The Phantom’s Lighting Contractor

I never saw Andrew Lloyd Webber’s musical The Phantom of the Opera on stage.  But I am fond of the 2004 movie.  I can’t compare the two formats, so I’ll have to duck quietly out the back door if people want to debate their relative merits.  But the movie does bring up an entertaining, if minor, point.

Phantom Candles

If you’re not familiar with the story of Webber’s musical, check the Wikipedia link at the top of this post.  What we need to know here is that around 1870, a reclusive villain haunts the Paris Opéra House; he’s obsessed with a young singer named Christine Daae, who is in turn mesmerized by the Phantom’s music; and the partially-masked man lives in extensive caverns under the opera house, which form the backdrop for scenes in the movie.

When I say “caverns,” you may be picturing some dark, gloomy retreat.  Not at all.  The Phantom’s lair is not only pretty plush; it’s brilliantly lit by what seem to be thousands of candles.

Phantom & Christine with many candles

The Phantom’s well-lit lair

My family was watching the movie one time and started speculating about exactly who manages these candles.  To begin with, someone has to have lighted them all before the Phantom spirits Christine away to his hideout.  Did the Phantom himself spend a couple of hours going around with a Bic lighter beforehand?  It’s not as if he has a crew of minions to do it for him.  The Phantom is strictly a one-man operation.

Nor is it enough simply to turn a light on, as might be the case for, say, a gas lamp.  Candles burn down and have to be replaced.  One imagines the Phantom singing the languorous lyrics of “The Music of the Night” while breaking off every few lines to change out a guttering candle for a fresh one.  It would kind of ruin the effect.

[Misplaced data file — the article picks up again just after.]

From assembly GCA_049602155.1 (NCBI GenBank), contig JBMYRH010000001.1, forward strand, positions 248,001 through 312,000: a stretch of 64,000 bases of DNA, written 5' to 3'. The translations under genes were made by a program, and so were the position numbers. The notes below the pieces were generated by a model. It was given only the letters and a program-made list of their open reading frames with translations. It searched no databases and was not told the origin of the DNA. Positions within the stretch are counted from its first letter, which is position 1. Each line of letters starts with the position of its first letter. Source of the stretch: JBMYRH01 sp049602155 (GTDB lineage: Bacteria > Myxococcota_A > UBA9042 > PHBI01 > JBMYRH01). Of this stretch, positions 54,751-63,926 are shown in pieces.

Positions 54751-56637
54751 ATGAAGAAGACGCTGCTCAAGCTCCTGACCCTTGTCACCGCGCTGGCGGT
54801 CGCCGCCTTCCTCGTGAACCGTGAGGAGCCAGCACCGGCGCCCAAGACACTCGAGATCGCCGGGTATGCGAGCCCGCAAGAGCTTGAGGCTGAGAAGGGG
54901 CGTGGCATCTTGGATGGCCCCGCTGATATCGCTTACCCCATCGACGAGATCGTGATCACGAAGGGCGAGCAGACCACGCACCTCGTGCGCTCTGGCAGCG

It gets worse.  Where do all the candles come from?  Even if we assume the mystery man can afford them (he demands regular protection money from the opera in exchange for not killing people), remember that this is a secret hideout.  If a big lorry pulled up outside the cellar doors every week—“Order of 5,000 candles for Mr. P.”—someone would eventually notice.

Of course, The Phantom isn’t exactly a model of realism, and we don’t begrudge the producers another minor lapse in logic in exchange for the visual spectacle.  It’s an example of what TV Tropes calls “Fridge Logic”: the plot holes that occur to you half an hour after the movie is over, as you’re rooting around in your refrigerator.

Still, it’s surprising how common this particular anomaly is.

Richelieu’s Firepots

In Disney’s 1993 version of The Three Musketeers (still my favorite version), the primary villain is Cardinal Richelieu, hammed up to the hilt by Tim Curry.  He too has an underground lair:  a dungeon somewhere near the palace, which can only be reached by rowing a boat across a subterranean lake.

The path to the dungeons is lighted by plenty of torches; no doubt the Cardinal’s numerous henchmen can take care of those.  But in addition, there are firepots spaced strategically around the lake, presumably with wood or coal feeding their bonfires.

Cardinal Richelieu's underground lake, with firepots

Cardinal Richelieu’s underground lake

I suppose there must be minions whose sole job is to row around the lake, periodically replenishing the firepots’ fuel.  And I expect they are under strict orders to skedaddle off the lake whenever the Cardinal himself comes to take a boat across, lest their mundane tasks interfere with Richelieu’s august progress.  Still, it seems a rather elaborate, not to mention wasteful, setup.